Problem Sensitivity -- The ability to tell when something is wrong or is likely to go wrong. It does not involve solving the problem, only recognizing there is a problem. Oral Expression -- The ability to communicate information and ideas in speaking so others will understand. Oral Comprehension -- The ability to listen to and understand information and ideas presented through spoken words and sentences. Near Vision -- The ability to see details at close range (within a few feet of the observer). Deductive Reasoning -- The ability to apply general rules to specific problems to produce answers that make sense. Category Flexibility -- The ability to generate or use different sets of rules for combining or grouping things in different ways. Inductive Reasoning -- The ability to combine pieces of information to form general rules or conclusions (includes finding a relationship among seemingly unrelated events). Written Expression -- The ability to communicate information and ideas in writing so others will understand. Written Comprehension -- The ability to read and understand information and ideas presented in writing. Information Ordering -- The ability to arrange things or actions in a certain order or pattern according to a specific rule or set of rules (e.g., patterns of numbers, letters, words, pictures, mathematical operations).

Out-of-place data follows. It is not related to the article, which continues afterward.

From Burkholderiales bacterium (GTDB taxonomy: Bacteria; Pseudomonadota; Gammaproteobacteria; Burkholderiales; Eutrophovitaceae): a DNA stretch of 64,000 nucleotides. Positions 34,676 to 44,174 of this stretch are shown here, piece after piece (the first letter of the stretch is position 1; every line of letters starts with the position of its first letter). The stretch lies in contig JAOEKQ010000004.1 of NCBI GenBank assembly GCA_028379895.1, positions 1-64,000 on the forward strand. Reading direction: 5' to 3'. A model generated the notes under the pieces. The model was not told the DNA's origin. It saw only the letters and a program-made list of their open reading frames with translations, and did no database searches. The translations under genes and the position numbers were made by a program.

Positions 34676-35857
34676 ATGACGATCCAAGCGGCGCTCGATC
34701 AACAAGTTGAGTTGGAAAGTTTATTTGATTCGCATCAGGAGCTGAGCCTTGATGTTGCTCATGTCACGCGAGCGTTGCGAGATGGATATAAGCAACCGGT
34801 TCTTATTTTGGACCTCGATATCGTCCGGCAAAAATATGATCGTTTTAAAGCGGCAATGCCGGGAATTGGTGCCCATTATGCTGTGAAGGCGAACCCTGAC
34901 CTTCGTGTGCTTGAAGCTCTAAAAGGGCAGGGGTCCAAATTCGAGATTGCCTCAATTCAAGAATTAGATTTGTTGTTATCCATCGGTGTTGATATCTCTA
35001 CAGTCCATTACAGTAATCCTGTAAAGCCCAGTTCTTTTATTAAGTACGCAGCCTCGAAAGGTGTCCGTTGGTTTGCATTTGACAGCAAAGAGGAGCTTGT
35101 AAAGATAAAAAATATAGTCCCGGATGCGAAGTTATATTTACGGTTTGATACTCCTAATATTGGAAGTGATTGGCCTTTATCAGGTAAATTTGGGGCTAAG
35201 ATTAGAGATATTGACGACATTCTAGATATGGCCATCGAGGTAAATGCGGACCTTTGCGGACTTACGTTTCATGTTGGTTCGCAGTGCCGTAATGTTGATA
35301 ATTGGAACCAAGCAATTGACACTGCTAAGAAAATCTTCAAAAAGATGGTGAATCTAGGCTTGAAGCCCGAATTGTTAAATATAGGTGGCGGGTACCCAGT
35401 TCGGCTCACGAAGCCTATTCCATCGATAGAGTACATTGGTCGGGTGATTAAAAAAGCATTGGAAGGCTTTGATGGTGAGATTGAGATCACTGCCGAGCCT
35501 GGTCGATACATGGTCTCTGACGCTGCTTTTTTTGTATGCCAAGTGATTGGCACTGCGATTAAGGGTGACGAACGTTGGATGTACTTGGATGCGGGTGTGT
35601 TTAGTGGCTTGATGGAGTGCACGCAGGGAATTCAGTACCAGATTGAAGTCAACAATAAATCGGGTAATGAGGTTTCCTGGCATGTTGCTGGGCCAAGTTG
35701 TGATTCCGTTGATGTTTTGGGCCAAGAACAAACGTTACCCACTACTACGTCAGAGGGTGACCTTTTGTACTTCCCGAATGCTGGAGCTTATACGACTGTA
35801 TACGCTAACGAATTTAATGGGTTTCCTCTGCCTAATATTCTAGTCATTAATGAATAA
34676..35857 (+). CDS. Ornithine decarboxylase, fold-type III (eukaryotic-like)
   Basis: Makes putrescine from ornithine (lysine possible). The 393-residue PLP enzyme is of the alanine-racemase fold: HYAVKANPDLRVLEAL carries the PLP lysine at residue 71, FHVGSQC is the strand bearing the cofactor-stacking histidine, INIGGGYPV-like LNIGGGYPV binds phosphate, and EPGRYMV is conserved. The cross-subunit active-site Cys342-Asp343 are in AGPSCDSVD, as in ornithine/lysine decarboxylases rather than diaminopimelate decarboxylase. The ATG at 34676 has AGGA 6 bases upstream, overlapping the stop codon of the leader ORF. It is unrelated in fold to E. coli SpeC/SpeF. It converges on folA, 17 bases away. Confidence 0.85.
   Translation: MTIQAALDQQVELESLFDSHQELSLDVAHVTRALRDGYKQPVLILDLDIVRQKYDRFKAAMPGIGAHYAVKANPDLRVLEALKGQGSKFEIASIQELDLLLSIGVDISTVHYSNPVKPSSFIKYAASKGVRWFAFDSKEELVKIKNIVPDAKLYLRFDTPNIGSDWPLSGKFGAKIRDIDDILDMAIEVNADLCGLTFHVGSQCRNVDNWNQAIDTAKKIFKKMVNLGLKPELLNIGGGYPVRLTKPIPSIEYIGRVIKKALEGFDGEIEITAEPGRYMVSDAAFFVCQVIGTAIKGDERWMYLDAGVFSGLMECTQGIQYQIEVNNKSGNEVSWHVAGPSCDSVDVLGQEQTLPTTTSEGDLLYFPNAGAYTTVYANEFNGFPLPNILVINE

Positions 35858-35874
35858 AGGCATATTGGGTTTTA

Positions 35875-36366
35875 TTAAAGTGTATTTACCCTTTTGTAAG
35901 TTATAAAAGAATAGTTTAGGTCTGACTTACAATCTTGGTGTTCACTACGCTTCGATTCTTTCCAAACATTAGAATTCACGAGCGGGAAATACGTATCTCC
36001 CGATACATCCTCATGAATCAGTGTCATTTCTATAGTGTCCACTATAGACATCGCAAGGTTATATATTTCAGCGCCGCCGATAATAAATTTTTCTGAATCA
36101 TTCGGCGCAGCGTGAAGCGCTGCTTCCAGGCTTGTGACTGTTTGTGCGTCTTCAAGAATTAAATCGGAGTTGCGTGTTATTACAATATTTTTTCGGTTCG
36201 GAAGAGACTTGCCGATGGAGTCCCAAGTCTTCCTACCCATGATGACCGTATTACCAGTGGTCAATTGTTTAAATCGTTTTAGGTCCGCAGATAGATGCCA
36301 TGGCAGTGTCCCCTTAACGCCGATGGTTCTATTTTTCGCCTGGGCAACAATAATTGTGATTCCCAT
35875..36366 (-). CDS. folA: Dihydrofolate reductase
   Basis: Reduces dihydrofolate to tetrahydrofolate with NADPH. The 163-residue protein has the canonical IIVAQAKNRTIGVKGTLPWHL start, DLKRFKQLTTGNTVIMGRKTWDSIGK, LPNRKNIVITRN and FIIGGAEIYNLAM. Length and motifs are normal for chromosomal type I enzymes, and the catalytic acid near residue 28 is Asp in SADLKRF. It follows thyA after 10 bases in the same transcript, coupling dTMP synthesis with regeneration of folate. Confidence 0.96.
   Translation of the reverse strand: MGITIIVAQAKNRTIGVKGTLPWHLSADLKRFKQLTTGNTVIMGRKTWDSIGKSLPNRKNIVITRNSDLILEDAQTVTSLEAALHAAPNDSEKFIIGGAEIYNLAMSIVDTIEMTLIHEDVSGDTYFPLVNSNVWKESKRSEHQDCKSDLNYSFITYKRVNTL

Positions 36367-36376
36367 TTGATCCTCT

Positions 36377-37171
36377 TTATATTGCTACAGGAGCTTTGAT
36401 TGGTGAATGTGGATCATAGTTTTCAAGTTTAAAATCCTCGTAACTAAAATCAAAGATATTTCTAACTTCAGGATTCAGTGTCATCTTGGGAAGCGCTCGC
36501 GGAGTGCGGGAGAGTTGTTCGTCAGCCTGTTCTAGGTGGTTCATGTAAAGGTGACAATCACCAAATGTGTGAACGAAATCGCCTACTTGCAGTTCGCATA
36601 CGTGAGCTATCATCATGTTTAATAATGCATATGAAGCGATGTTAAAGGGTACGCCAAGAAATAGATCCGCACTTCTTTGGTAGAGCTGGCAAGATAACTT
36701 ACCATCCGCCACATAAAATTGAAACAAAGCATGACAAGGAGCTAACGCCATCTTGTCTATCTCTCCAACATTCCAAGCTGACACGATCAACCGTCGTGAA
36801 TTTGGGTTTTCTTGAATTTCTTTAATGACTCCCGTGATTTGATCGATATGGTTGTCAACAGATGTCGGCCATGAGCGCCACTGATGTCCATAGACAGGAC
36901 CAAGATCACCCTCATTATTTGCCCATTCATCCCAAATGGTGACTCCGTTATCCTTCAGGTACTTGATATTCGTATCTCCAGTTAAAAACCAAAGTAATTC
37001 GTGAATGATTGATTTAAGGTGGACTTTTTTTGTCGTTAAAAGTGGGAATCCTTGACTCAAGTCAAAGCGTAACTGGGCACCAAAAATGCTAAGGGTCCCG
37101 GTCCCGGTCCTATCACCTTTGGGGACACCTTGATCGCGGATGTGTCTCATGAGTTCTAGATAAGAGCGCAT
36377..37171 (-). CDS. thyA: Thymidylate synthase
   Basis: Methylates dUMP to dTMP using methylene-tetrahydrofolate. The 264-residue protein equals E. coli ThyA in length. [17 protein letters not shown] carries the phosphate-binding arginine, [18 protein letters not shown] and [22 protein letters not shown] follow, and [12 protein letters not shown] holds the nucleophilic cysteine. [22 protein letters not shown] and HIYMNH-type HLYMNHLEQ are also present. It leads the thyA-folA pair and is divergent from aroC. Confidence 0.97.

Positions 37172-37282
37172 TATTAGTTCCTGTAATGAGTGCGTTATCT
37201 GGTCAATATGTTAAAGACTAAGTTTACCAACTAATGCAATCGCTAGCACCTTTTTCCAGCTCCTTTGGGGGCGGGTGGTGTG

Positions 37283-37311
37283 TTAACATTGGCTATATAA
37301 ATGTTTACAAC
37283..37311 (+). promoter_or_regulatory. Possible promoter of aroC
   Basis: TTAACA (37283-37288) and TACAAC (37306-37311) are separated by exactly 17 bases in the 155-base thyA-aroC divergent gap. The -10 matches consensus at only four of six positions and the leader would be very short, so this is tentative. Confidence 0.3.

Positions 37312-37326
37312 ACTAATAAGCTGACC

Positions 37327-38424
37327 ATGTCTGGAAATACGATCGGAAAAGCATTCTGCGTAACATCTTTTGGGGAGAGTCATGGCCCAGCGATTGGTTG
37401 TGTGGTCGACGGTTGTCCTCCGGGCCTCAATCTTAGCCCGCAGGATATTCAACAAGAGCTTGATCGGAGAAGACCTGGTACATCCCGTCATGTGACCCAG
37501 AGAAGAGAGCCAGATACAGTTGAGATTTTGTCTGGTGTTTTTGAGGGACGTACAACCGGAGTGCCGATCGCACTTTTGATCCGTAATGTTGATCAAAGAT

Communicating with Supervisors, Peers, or Subordinates -- Providing information to supervisors, co-workers, and subordinates by telephone, in written form, e-mail, or in person. Documenting/Recording Information -- Entering, transcribing, recording, storing, or maintaining information in written or electronic/magnetic form. Getting Information -- Observing, receiving, and otherwise obtaining information from all relevant sources. Identifying Objects, Actions, and Events -- Identifying information by categorizing, estimating, recognizing differences or similarities, and detecting changes in circumstances or events. Monitor Processes, Materials, or Surroundings -- Monitoring and reviewing information from materials, events, or the environment, to detect or assess problems. Establishing and Maintaining Interpersonal Relationships -- Developing constructive and cooperative working relationships with others, and maintaining them over time. Organizing, Planning, and Prioritizing Work -- Developing specific goals and plans to prioritize, organize, and accomplish your work. Making Decisions and Solving Problems -- Analyzing information and evaluating results to choose the best solution and solve problems. Updating and Using Relevant Knowledge -- Keeping up-to-date technically and applying new knowledge to your job. Processing Information -- Compiling, coding, categorizing, calculating, tabulating, auditing, or verifying information or data.